A mental illness affects millions of people in the United States daily. In Mental Health Awareness Month, we joined the national movement to raise awareness about mental health. Every year in May, we educate the public, and advocate for policies that help people with mental illness and their families lead more fulfilling lives.
Our nation is at a critical crossroads during Mental Health Awareness Month. Encourage and safeguard the emotional well-being of workers and young adults who are in the greatest need. Let’s work together to:
- Find connection and support.
- Ask for—and offer—help.
- Seek and celebrate joy.
Four things you can say to a friend in need
- We haven’t talked in a while; how are you doing?
- You seem kind of down lately. So let’s talk and see if there’s a way I can help.
- It seems like you are having a hard time. I’ve been there too, and it can help talk about it.
- If you’re having a hard time, I am a judgment-free ear you can talk to.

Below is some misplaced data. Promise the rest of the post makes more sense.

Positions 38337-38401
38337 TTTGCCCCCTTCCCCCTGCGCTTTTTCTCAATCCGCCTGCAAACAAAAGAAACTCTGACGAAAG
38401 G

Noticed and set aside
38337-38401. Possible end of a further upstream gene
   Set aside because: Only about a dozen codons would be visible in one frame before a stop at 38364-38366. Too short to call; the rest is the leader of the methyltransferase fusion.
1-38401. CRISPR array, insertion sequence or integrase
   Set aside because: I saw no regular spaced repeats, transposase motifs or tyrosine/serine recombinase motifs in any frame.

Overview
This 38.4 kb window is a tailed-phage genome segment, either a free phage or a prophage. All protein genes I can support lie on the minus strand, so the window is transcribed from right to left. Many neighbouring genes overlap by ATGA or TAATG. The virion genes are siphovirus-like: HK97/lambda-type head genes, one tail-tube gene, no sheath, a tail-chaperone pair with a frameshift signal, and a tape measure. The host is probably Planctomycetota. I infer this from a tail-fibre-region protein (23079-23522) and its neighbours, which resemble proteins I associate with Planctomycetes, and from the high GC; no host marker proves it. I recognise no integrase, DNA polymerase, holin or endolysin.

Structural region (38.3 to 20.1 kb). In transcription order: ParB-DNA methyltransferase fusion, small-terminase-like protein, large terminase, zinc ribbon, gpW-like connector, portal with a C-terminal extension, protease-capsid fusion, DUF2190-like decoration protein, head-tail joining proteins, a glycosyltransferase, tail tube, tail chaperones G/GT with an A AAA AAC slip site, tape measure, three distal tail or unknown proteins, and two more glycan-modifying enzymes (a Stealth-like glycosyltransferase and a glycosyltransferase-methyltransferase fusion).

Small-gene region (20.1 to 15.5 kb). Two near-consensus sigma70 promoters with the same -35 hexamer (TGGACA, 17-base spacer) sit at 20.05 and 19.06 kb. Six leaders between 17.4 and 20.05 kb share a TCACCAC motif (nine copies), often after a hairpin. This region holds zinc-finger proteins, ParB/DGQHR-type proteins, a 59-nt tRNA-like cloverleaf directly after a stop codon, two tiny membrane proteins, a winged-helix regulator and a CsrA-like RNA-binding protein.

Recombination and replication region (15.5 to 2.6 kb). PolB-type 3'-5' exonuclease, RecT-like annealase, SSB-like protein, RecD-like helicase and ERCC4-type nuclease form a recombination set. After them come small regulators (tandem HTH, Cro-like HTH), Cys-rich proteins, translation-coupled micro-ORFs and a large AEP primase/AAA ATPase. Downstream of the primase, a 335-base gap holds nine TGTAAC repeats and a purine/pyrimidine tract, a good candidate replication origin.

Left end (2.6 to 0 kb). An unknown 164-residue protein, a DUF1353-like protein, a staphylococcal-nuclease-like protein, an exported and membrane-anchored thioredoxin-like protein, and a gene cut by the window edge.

How to talk to your friend when you’re worried
- Pick a quiet time and work to stay calm and open.
- Tell them what you’ve been observing.
- Ask them open-ended questions regarding the situation.
- Let them know you want to help and listen.
- Acknowledge what they are telling you.
- Ask if they would like help fixing it if they want you to listen.
- If you become furious or emotional, take a break. Then, repeat when you are calm.
Recognizing Mental Health Awareness Month
Secretary of Labor Marty Walsh underscores the department’s commitment to supporting mental health policies in America’s workplaces.
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